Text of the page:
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Saturday, 18 January 2020

‘Shadow Play’ by Cynthia Harrod Eagles

Published by Severn House,
28 February 2019.
ISBN: 978-1-847565-1 (PB) 

In a rather run-down area of west London, north of Shepherds Bush Green, in a small triangle of land bounded by the railway, Wood Lane and the A40 flyover, in a plot even more run-down than its surroundings, is an equally run-down motor repair shop in the yard of which the proprietor Eli Sampson has found the body of a well-dressed middle-aged man who has died as a result of violence. Sampson calls the police who in their turn call in Detective Chief Inspector Bill Slider and Detective Sergeant Jim Atherton. It is clear that the victim had died elsewhere, and his body had been brought to the yard. But who was he? Why had he been killed? And where had he been killed?

It takes a painstaking investigation by Slider and his team before they can even begin to unpick the puzzle, first with the discovery of a lottery ticket in the dead man’s jacket which leads them to his flat and his name – Leo Kimmelman. But they find that the flat has previously been taken apart by someone else who was clearly looking for something which whoever it was seems not to have found. But Slider and Co, with an inspired guess, do – a memory stick with film of three males indulging in sex games and taking cocaine. Two are young, obviously Eastern European, and are unknown to Slider and Co but the third is not. He is former MP Kevin Rathkeale, now a member of the London Assembly, with special responsibility for youth. It looks as if the film was made for the purposes of blackmail but Rathkeale, when interviewed in his office, while he admits that it is certainly him in the film, denies that he had ever met Kimmelman. Similarly, the two eastern European males deny that they have ever met Kimmelman.

Meanwhile Kimmelman’s occasional girlfriend, masseuse Shanice Harper, turns up and she tells Detective Constable Hart that Kimmelman had described himself to her as righthand man to somebody but she doesn’t know who, although she is insistent that Kimmelman was not an enforcer, not violent, just a ‘someone who fixed’ things. From there the inquiries lead all over the place, to property developers and an unsuccessful plan to redevelop the site where the body was found, to a children’s charity about whose organiser serious doubts had been raised, to a luxury boat moored on the Thames. It is indeed a game of shadows, a clever reference to the ancient shadow-plays of Asia, originating two millennia ago, which evolved through magic lantern shows into early film and from there into the pictures transmitted via the internet so often for destructive purposes.

As usual with this excellent author’s Slider novels, the pages teem with characterful personalities and fizz with lively dialogue. Slider’s own team is always a pleasure to meet on the page: while they banter with each other continually there is between them a true comradeship which mean that they all can work together to bring about a satisfactory conclusion to whichever investigation they are involved in. Recommended.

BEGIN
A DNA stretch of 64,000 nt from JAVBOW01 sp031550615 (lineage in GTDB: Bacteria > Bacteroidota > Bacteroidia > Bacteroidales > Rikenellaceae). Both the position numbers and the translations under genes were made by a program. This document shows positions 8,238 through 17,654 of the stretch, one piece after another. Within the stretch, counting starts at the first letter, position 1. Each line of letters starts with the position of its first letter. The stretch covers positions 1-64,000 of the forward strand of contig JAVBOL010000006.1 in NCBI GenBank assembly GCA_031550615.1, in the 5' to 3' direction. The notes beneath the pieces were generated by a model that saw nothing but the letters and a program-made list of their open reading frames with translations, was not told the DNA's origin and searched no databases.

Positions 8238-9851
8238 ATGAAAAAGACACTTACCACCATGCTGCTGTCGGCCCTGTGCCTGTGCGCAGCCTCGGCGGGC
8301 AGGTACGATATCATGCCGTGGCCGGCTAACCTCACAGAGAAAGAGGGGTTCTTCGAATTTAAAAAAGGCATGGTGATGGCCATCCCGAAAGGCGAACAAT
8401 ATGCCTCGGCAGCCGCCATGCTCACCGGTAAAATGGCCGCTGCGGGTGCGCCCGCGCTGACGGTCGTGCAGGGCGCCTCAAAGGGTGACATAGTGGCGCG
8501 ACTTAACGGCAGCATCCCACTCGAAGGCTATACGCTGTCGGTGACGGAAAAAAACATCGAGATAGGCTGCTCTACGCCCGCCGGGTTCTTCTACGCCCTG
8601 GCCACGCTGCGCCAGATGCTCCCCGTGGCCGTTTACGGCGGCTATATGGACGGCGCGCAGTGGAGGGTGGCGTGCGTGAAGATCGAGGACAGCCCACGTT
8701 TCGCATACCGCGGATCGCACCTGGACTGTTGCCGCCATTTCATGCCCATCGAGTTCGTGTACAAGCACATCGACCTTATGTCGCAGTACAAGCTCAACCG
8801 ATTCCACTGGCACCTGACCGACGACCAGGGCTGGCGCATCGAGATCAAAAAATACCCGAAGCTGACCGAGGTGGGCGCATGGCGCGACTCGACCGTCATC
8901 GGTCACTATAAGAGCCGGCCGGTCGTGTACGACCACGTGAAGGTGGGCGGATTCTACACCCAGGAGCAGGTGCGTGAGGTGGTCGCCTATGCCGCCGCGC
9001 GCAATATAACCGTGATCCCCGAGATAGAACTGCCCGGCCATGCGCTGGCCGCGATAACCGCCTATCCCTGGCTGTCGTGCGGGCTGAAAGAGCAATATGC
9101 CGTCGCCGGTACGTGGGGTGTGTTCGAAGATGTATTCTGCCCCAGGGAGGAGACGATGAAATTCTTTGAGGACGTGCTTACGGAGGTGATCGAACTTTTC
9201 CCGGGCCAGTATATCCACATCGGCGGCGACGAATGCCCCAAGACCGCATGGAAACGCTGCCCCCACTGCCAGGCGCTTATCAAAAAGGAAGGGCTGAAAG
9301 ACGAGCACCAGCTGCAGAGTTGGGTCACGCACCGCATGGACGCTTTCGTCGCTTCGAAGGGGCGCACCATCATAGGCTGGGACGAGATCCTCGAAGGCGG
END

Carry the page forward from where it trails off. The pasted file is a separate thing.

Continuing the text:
Reviewer: Radmila May

Cynthia Harrod-Eagles was born in Shepherd's Bush in London. She was educated at Burlington School, a girls' charity school founded in 1699, and at the University of Edinburgh and University College London, where she studied English, history and philosophy. She wrote her first novel while at university and in 1972 won the Young Writers' Award with The Waiting Game. Afterwards she had a variety of jobs in the commercial world, while writing during the evenings and weekends. The birth of the Morland Dynasty series enabled her to become a full-time writer in 1979. The series was originally intended to comprise twelve volumes, but it has proved so popular that it has now been extended to thirty-five .In 1993 she won the RNA Novel of the Year Award with Emily, the third volume of her Kirov Saga, a trilogy set in nineteenth century Russia, and she also writes the internationally acclaimed Bill Slider Mysteries. There are now twenty-one books in the series. Cynthia Harrod-Eagles still lives in London, has a husband and three children, and apart from writing her passions are music (she plays in several amateur orchestras) horses, wine, architecture and the English countryside.

Radmila May was born in the U.S. but has lived in the U.K. since she was seven apart from seven years in The Hague. She read law at university but did not go into practice. Instead she worked for many years for a firm of law publishers and still does occasional work for them including taking part in a substantial revision and updating of her late husband’s legal practitioners’ work on Criminal Evidence published late 2015. She has also contributed short stories with a distinctly criminal flavour to two of the Oxford Stories anthologies published by Oxpens Press – a third story is to be published shortly in another Oxford Stories anthology – and is now concentrating on her own writing.

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